Dinner at cousin Frannie’s house is always a phenomenal treat especially when he is making the old family recipe, Lobster in tomato sauce, a dish he has made for my parents and me a few luscious times before. This brilliantly red extravaganza is one of his specialties and it is quite frankly earth shatteringly and outrageously delicious. Upon first bite of this masterpiece I always become instantly happy I’m related to Frannie, and not only that, any person who murders lobsters for family members is aces in my book.
Frannie doesn’t mess around here, he uses fat lobsters with claws big enough to snap your head off, San Marzano Tomatoes, virgin olive oil, red hot pepper flakes and garlic. It’s a straight forward recipe, simple and pure and worth the shirt I ruined eating it even though Frannie, who could write a book on thoughtfulness, provided bibs. But bib or not, I became so darn excited when I ate this that I wanted to dive head first into the tomato sauce–another shirt ruined means squat to me; you should see what I look like after I eat a whale.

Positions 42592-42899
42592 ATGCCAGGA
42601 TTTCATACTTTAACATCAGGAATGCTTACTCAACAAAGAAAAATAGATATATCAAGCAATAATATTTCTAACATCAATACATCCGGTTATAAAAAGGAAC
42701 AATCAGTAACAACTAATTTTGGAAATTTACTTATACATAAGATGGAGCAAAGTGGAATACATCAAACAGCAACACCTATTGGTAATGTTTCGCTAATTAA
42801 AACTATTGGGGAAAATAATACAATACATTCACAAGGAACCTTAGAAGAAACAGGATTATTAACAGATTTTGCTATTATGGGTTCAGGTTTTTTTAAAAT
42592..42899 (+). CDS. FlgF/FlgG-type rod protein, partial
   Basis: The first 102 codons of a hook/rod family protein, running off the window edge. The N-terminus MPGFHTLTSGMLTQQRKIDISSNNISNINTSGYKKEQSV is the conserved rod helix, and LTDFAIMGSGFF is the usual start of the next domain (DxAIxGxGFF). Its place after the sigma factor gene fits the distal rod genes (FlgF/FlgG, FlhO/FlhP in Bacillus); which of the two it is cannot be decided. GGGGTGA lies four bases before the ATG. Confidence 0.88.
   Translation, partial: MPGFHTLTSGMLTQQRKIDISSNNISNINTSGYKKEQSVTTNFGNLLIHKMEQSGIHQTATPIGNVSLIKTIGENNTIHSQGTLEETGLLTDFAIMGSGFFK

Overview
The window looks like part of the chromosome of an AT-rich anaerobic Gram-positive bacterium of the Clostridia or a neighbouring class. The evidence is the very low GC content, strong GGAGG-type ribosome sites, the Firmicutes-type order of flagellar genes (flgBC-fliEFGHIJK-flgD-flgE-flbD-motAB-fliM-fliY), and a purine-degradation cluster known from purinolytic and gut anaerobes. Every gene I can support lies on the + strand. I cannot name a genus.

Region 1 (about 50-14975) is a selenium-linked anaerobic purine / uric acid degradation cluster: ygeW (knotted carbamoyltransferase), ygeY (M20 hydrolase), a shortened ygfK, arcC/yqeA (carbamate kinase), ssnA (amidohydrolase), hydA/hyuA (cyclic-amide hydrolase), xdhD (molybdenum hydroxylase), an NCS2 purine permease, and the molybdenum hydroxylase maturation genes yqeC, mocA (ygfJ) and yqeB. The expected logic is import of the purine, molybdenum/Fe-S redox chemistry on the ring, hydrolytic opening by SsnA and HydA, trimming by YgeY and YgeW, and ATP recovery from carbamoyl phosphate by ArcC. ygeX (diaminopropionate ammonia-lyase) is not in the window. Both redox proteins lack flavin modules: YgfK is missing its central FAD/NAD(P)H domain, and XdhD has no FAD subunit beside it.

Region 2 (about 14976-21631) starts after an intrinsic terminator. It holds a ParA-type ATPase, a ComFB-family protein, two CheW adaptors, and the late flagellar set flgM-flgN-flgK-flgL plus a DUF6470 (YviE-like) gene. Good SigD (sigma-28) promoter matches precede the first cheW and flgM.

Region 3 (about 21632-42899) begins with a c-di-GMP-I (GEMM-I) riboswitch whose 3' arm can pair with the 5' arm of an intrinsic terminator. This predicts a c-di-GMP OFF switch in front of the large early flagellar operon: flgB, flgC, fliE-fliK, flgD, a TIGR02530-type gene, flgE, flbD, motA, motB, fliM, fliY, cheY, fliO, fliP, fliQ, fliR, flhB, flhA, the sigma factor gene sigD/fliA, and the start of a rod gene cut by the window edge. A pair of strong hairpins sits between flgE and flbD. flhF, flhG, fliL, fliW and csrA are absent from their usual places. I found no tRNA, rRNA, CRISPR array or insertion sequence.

We started off with cocktails and an exciting antipasto that consisted of tonno, provolone cheese, artichoke hearts, red roasted peppers, olives, prosciutto and fresh Italian bread and as we devoured all that, the sweet smell of the lobsters simmering in their tomato bath perfumed the house and made me salivate with anticipation as we started eating a hearty Greek Salad.
When the platter of lobsters and a big bowl of linguini were presented on the table, they looked so darn pretty one would find it hard delve in and ruin such a divine vision, but not me, I snatched my lobster and got cracking and twirling.
Here is how Frannie did it,
In a large pot heat olive oil and garlic, rinse lobsters under cold water, and toss them into the hot oil and cover until the lobsters are diseased, say a quick prayer and then add enough San Marzano Tomatoes to cover the lobsters, a few pinches of red peppers flakes and simmer until the lobsters become a deep beautiful red. Serve over linguini.